Australian horticulture set for biggest ever export push

Assistant Min for Ag Senator Anne Ruston with vegetable grower, Ed Fagan of Mulyan.

Hort Innovation has launched the biggest ever trade push in Australian horticulture’s history with an ambitious plan to significantly grow exports by 2025.

Announced by Assistant Minister for Agriculture and Water Resources, Senator Anne Ruston, a key component of the initiative is the new ‘Taste Australia’ in-market export activity, which will help promote premium Australian produce in current and future markets. The plan will also see more research and development to grow market access, and increased support for current and aspiring exporters.

“We’re an exporting nation. We’re never going to get anywhere selling to ourselves so it’s incredibly important that we actually start looking for export markets to make sure that the opportunities that horticulture can deliver for Australia are actually able to be delivered,” said Ruston.

Hort Innovation chair Selwyn Snell said the potential for growth is significant given Australia’s solid reputation for producing high-quality produce, wide untapped opportunities, and the industry’s appetite for trade.

“Australia is known for delivering high-end produce that has undergone the most rigorous food safety inspections along all stages of the supply chain,” he said. “We want to build upon that. The first way we are doing this is through Taste Australia, which tells the unique story of Australian horticulture products.”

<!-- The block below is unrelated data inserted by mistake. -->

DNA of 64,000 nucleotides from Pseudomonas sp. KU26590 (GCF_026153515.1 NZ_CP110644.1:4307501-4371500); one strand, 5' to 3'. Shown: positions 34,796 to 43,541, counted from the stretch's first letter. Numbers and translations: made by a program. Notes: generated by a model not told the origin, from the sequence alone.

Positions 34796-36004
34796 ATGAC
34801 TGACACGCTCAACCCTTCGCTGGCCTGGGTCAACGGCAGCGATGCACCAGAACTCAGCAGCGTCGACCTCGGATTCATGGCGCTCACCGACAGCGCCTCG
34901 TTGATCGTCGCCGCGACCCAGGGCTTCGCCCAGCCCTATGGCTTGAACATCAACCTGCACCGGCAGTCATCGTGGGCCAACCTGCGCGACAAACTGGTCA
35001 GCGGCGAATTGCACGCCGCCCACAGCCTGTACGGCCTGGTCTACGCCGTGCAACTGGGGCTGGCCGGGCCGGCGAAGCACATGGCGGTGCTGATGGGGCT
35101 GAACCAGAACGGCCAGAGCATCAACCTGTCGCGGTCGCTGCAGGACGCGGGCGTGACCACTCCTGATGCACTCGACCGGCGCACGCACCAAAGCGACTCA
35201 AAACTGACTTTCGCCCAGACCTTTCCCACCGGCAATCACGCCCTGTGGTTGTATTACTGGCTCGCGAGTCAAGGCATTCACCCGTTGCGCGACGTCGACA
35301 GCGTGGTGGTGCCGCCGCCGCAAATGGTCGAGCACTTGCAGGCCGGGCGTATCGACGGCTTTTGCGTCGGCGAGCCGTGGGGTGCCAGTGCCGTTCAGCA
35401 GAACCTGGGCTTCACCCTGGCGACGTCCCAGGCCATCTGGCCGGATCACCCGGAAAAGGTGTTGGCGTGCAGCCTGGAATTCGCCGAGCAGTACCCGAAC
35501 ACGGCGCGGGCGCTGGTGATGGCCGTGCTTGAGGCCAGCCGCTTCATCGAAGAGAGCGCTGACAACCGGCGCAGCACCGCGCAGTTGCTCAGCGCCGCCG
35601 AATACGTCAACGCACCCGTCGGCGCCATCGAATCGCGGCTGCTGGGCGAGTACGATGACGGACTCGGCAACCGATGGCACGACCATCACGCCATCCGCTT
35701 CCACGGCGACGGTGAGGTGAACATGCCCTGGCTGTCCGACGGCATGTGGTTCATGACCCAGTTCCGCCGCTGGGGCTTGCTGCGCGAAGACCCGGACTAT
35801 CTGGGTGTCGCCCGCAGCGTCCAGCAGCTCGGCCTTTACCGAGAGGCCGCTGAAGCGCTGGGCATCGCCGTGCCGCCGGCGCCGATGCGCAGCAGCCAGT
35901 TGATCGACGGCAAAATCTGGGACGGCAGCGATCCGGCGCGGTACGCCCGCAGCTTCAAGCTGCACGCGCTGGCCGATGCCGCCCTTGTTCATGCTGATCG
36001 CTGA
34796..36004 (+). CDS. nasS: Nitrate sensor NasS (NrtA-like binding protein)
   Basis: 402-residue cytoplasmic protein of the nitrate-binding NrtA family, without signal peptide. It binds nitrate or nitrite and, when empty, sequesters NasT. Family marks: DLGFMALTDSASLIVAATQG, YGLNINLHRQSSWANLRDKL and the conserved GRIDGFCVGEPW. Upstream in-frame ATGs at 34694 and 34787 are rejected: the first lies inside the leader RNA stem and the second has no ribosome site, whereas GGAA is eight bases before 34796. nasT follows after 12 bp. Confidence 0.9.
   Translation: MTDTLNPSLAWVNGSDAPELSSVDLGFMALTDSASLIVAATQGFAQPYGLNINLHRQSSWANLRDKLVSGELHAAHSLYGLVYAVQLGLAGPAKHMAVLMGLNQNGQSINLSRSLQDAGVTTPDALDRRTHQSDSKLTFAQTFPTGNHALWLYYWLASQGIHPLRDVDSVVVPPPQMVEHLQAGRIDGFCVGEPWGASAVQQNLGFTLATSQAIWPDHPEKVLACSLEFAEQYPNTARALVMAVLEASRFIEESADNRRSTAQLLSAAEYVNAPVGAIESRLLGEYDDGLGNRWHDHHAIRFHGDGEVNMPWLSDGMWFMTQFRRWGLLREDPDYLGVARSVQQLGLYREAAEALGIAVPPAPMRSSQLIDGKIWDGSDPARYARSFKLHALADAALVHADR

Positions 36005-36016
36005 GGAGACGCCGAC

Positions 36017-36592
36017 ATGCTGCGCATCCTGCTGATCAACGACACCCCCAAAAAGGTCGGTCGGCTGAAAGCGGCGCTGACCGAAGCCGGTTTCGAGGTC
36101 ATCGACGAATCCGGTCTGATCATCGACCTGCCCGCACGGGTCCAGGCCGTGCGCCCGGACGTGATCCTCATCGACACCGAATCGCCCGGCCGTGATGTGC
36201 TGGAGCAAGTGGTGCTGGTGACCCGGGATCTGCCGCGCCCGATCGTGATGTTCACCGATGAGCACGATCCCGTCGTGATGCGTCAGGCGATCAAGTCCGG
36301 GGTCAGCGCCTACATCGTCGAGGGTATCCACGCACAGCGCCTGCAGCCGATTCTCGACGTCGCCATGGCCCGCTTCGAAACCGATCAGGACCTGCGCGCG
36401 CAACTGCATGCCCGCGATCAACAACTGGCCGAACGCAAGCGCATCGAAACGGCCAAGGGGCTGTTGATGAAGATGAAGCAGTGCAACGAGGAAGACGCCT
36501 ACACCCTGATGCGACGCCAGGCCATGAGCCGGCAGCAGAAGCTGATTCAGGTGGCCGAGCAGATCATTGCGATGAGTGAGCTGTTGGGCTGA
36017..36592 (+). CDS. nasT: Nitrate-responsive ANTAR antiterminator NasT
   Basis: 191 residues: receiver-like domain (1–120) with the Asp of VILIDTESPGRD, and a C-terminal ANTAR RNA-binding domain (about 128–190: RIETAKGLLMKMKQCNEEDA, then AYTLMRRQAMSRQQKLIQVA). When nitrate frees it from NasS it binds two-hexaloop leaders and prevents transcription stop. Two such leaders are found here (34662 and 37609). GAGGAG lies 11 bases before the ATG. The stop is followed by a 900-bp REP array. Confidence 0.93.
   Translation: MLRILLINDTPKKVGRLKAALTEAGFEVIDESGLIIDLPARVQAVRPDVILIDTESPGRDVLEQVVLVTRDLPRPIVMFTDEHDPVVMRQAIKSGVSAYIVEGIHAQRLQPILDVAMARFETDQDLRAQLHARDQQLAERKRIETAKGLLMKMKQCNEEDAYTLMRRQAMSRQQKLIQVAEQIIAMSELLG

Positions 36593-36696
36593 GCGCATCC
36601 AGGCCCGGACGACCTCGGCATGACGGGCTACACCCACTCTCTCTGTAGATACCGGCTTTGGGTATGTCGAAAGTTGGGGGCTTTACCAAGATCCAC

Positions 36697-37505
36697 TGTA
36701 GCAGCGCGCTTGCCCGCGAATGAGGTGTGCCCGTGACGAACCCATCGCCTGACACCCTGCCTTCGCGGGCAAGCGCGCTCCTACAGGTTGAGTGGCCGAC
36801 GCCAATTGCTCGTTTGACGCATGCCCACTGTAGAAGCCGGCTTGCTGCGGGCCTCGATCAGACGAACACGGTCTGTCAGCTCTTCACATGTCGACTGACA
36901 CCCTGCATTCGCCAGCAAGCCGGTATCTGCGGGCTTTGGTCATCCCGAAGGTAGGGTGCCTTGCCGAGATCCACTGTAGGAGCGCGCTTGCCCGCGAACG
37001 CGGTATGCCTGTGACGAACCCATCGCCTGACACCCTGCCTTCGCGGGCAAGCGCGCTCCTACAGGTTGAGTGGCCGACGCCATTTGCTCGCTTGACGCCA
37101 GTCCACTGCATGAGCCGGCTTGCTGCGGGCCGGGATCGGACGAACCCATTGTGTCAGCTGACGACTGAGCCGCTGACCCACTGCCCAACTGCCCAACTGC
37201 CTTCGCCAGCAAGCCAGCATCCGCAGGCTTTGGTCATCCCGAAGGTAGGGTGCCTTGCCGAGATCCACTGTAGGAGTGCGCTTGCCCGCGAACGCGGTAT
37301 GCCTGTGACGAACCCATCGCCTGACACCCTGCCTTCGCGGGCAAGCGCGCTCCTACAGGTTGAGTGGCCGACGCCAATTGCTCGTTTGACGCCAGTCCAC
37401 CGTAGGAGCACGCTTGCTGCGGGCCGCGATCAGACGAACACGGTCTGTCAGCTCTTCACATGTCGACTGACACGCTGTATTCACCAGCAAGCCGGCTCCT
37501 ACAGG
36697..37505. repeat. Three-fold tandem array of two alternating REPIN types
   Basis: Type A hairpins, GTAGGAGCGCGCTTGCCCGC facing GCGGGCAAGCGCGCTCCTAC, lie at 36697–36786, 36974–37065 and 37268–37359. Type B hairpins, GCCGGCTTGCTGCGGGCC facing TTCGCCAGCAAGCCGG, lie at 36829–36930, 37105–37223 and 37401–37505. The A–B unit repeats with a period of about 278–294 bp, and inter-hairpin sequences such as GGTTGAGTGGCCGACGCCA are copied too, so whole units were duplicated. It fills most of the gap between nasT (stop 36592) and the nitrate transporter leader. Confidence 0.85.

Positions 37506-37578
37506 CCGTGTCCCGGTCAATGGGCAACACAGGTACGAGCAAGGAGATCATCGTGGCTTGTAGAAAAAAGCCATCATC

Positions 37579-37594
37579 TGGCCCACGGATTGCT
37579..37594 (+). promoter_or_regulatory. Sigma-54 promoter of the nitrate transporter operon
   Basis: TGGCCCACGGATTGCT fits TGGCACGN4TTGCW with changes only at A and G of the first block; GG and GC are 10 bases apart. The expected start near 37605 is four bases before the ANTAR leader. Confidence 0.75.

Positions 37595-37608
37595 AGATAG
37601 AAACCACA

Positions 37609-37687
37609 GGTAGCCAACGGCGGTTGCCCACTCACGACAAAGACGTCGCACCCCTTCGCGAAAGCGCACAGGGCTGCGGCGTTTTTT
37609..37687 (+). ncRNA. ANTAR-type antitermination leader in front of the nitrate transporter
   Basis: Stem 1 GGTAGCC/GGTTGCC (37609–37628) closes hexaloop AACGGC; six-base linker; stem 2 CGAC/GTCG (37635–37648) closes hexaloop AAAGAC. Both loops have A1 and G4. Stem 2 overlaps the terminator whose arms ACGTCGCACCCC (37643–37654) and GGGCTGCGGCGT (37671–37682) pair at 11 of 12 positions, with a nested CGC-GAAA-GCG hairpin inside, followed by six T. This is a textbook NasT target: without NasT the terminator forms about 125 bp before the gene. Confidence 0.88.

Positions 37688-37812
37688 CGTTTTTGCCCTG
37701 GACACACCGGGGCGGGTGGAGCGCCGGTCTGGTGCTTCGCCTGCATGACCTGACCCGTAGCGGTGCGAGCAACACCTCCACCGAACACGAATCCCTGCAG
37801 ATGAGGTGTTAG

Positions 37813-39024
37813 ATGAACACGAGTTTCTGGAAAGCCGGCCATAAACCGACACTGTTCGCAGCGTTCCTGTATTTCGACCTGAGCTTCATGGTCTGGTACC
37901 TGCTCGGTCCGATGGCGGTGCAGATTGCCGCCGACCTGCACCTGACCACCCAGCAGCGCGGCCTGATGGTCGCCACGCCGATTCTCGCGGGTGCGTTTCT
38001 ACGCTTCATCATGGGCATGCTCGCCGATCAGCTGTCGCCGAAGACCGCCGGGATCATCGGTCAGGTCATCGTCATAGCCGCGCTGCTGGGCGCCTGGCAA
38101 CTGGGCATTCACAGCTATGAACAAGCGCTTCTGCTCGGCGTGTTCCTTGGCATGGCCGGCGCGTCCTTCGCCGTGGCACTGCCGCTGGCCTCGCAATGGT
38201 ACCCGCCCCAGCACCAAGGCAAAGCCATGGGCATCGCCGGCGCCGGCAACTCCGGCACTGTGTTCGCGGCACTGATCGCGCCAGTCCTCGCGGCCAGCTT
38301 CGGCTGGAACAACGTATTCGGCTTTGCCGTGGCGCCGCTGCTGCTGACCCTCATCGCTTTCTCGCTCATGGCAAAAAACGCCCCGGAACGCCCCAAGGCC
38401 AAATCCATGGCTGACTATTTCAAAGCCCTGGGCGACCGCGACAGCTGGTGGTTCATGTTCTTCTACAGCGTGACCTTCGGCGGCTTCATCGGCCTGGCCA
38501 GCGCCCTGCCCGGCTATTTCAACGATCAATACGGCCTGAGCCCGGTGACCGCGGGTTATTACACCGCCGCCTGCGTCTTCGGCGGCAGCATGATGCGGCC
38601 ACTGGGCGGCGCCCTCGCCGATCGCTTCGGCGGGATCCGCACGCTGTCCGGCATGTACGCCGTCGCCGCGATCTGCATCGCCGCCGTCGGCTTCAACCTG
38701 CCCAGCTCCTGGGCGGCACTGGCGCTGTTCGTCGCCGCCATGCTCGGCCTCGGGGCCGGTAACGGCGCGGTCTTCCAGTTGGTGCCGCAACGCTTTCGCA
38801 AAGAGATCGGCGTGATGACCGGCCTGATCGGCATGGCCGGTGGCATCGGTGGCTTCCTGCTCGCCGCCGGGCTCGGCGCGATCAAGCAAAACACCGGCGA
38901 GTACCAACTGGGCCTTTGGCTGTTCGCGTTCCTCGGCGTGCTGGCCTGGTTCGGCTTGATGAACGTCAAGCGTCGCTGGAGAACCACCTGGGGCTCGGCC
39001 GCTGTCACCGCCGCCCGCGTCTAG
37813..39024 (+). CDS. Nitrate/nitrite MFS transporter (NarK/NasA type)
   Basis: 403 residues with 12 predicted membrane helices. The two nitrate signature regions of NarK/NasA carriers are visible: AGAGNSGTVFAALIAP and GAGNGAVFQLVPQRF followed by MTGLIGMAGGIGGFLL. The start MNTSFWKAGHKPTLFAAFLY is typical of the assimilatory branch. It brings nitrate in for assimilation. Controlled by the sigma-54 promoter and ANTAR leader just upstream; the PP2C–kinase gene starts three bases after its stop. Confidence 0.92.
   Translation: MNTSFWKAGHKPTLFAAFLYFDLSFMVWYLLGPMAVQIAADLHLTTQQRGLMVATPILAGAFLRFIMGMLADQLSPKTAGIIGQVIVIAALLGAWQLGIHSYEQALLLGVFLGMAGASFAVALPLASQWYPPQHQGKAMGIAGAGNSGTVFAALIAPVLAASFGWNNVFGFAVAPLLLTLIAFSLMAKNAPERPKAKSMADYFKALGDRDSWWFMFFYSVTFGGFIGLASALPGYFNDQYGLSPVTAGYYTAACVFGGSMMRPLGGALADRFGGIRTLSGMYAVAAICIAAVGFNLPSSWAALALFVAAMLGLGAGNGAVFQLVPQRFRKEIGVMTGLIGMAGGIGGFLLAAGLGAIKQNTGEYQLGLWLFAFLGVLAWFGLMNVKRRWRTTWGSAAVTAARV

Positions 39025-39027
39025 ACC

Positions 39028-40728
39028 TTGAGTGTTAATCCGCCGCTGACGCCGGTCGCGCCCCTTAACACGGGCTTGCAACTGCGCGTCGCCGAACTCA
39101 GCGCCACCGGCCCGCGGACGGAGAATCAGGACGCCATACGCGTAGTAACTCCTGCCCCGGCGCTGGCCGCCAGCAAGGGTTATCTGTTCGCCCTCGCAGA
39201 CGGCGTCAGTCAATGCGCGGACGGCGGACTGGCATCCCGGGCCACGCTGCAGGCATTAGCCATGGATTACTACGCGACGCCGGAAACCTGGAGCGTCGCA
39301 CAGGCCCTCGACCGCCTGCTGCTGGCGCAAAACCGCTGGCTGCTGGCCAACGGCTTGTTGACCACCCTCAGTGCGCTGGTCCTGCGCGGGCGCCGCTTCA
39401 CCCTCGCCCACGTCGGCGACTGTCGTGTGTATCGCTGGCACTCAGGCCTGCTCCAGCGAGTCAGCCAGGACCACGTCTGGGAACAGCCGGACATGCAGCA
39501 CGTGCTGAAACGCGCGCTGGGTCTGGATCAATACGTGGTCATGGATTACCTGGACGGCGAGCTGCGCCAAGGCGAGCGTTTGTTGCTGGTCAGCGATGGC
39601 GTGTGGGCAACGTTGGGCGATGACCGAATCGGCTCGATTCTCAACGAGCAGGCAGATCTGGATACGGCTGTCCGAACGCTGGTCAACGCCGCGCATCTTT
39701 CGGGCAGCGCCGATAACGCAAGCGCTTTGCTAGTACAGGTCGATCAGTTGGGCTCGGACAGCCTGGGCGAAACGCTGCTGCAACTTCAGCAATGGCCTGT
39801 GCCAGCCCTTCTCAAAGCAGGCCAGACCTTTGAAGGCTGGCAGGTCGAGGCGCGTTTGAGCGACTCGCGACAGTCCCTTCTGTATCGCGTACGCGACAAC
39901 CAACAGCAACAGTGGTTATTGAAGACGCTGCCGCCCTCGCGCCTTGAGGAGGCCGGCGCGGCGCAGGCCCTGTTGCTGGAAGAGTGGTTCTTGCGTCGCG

Developed in consultation with growers, State and Federal Government agencies and other trade stakeholders, Taste Australia will be launched with more than 200 industry representatives at Asia Fruit Logistica in Hong Kong next month. That will kick off a six-month tour of trade show events in Dubai, Beijing, Shanghai and Tokyo.

Snell said this year, the organisation will invest 40 per cent more on trade show efforts than last year and growers and industry representative participation in overseas promotional activities will rise by 30 per cent.

Back home in Australia, Hort Innovation is investing more than $10.5M in trade-related R&D activities over the next year and is set to boost its investment across areas such as biosecurity, pre-export produce treatments, and supply chain efficiencies.

Ed Fagan from Mulyan Farms, a former farmer of the Year and grower who utilises R&D to support his export activities, was present at the launch.

“We’ve been calling for market access for a long time into the Asian and European markets and finally the pieces are coming together,” he said.

According to Fagan, things like free trade agreements and infrastructure investment are good news for farmers. “We’re finally getting numerous bits and pieces coming together so it means a company like ours is able to export in a much easier fashion then we have before,” he said.

Toby Smith from Olam Almonds, Anne Ruston, Meg Mason from Fresh Produce Group, Selwyn Snell Hort Innovation Chair, Brett Jackson Sevenfields, and Ed Fagan Mulyan Farms.

Toby Smith from Olam Almonds; Assistant Minister for Agriculture and Water Resources, Anne Ruston; Meg Mason from Fresh Produce Group; Selwyn Snell, Chair of Hort Innovation; Brett Jackson from Sevenfields; and Ed Fagan from Mulyan Farms.